An Unexpected Gift
Wedding days are filled with delight and anticipation. Friends and family create an air of excitement. I said my wedding vows teary eyed at the tender age of 22. Over the past 12 years of marriage, we experienced a variety of opportunities to grow our love. Financial hardships, moves, and medical issues involving our kids to name a few.
Some of those challenges I embraced. The majority, I want to close my eyes tight, cross my fingers and hope that when I open my eyes the problem(s) will go away.
During Justin’s recent medical issues, a gift of opportunity was presented. The gift?
An opportunity to experience a deeper richer love with my husband. In order to experience this gift, a little unwrapping is required. This unwrapping isn’t like Christmas morning with lots of glitzy packages. Its more like a snake shedding a layer of skin.
I had a serious wake up call when Justin asked me go with him to one of his doctors appointment. We received an MRI showing “extensive damage.” I knew at the appointment many scary words would come up, like the C word. Paralyzed by fear, I looked at my computer and replied I had appointments during that time.
I hoped he would let me off the hook. I paused and waited…..Waited a little more…hoping the moment would pass. When I looked over, I saw a pair of sad baby blues eyes looking back at me. Very simply, Justin told me what he needed from me, my presence and support.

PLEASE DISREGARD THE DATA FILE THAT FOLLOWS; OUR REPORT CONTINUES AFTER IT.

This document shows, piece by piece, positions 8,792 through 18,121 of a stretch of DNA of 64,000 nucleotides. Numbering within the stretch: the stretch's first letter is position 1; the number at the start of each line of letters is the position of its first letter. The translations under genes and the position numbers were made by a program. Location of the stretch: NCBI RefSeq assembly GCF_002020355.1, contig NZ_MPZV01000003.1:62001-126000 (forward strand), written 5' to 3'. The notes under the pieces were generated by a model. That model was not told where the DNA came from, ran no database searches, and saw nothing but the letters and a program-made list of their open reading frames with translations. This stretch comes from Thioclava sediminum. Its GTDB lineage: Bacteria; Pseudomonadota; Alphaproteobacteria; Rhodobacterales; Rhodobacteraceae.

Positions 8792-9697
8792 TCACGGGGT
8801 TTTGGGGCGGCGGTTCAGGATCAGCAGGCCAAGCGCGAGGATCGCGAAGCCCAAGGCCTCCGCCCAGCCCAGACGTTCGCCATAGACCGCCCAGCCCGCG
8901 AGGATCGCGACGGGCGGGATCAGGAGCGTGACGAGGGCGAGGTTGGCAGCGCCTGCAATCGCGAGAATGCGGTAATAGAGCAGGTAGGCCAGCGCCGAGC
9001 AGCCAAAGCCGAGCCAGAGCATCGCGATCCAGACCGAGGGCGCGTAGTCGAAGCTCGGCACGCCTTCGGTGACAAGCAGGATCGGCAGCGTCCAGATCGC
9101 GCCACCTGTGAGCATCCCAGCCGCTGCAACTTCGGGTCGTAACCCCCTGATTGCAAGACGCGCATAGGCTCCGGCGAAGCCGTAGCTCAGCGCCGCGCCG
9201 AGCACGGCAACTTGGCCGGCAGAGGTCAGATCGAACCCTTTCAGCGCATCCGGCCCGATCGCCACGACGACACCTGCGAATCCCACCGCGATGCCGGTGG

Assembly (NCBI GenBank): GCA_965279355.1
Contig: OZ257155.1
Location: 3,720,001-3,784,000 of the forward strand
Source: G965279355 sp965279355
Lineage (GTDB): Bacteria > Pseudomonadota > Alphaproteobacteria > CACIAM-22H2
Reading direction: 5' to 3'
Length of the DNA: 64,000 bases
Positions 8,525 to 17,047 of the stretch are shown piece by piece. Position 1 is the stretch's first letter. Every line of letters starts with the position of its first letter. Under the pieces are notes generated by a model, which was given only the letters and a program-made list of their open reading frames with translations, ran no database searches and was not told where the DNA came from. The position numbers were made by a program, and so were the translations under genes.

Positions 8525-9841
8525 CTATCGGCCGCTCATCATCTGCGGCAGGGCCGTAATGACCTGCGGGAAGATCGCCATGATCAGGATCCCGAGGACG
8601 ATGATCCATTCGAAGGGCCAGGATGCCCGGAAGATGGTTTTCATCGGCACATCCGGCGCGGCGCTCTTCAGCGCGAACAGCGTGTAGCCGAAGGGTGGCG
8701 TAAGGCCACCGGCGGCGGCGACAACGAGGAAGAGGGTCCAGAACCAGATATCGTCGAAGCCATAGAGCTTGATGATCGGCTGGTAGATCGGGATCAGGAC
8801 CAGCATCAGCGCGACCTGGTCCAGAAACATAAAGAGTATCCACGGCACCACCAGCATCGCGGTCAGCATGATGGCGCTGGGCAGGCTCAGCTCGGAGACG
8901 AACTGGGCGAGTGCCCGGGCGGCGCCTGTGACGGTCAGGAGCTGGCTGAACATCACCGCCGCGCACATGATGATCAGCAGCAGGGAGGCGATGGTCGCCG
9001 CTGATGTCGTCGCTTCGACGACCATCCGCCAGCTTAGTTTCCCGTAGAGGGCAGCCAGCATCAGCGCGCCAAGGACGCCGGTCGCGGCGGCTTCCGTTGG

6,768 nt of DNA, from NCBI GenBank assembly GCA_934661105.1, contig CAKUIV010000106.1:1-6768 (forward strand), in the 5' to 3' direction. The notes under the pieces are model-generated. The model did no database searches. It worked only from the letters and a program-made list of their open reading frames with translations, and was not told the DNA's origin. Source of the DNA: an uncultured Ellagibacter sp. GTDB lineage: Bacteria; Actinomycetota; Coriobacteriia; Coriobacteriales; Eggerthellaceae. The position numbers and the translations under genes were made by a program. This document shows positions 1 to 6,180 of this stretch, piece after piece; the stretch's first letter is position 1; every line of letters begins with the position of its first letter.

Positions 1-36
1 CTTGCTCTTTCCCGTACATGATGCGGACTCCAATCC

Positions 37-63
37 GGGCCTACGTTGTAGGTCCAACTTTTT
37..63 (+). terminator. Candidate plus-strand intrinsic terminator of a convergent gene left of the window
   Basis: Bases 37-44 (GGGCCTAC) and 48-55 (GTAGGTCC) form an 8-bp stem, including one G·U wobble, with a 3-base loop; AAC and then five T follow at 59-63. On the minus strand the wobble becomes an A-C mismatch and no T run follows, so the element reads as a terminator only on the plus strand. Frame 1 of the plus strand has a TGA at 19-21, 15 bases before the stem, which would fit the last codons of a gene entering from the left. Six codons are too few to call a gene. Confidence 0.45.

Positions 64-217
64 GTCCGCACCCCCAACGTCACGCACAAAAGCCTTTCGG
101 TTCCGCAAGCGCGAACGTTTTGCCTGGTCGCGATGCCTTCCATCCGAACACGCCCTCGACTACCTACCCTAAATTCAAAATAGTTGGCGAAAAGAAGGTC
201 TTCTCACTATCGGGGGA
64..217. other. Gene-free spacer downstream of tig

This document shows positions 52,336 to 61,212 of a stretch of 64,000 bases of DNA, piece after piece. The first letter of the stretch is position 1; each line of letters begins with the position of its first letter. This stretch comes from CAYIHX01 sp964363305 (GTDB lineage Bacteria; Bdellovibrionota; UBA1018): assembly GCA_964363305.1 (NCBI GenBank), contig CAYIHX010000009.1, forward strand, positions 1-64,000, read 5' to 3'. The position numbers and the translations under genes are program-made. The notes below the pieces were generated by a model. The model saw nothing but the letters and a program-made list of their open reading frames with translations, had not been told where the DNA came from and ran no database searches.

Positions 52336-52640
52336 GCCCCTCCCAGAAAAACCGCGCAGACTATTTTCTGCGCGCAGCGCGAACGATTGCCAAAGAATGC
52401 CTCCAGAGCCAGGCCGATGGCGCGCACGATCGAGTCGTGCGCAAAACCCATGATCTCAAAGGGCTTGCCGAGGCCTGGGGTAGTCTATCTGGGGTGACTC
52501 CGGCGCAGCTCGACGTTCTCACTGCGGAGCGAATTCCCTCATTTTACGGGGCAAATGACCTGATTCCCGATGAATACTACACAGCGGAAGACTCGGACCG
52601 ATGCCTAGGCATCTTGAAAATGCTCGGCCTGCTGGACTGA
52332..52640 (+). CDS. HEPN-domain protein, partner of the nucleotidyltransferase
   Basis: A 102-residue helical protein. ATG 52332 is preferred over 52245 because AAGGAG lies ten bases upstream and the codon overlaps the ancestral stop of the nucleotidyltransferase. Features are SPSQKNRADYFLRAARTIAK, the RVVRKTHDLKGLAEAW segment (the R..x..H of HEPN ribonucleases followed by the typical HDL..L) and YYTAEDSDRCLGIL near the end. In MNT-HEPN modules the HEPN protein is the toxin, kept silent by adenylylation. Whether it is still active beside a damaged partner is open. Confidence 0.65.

Medical stuff scares me. Medical stuff involving my love terrifies me. Numbs me. Stops me cold.
My instinct in that moment was self protection. Protecting myself above the needs of my husband. In that instant, I felt the sting of my self centeredness leaving me disappointed with myself.
Times like these often leads me to moments of reflection, prayer and journaling. Several days later, I read some of the Gifts of Imperfection by Brene Brown. In the book, she describes courage as the willingness to suffer with someone.
Over the coming weeks and months, I knew my love for my husband needed to grow. I needed to be willing to suffer with him. The love I had for him wasn’t enough because my self centeredness was keeping me from loving him the way I needed to love and the way he needed me to love him.
Our capacity to love is like a muscle. Muscles can be very weak and flimsy or they can be as strong, strong as Iron Man muscles. The only way for muscles to grow is through perseverance, determination and encountering resistance.
In a recent sermon at my church, our pastor shared if we don’t love well, nothing we do, nothing we say, nothing we believe, nothing we accomplish will matter. Ouch! When I heard this after experiencing my duck and cover about the doctor’s appointment – I knew I was given an opportunity to love better.
The following describes the identity of love:
Love is a command. Love is a choice. Love is a conduct. Love is a commitment.
In today’s culture, we often misuse the word love. We have diluted, polluted, substituted this word. Here is what love is:
Love never gives up.
Love cares more for others than for self.
Love doesn’t want what it doesn’t have.
Love doesn’t strut,
Doesn’t have a swelled head,
Doesn’t force itself on others,
Isn’t always “me first,”
Doesn’t fly off the handle,
Doesn’t keep score of the sins of others,
Doesn’t revel when others grovel,
Takes pleasure in the flowering of truth,
Puts up with anything,
Trusts God always,
Always looks for the best,
Never looks back,
But keeps going to the end.
I Corinthians 13: 4-8 (MSG)
I’m not here to shame myself or for you to shame yourself. What I would like to ask you, is how well are you loving those around you? Are you encountering hardships that may be opportunities for you to love deeper?
The world we live in needs real love. Our families need real love. Not a substituted, polluted, or diluted version of love.
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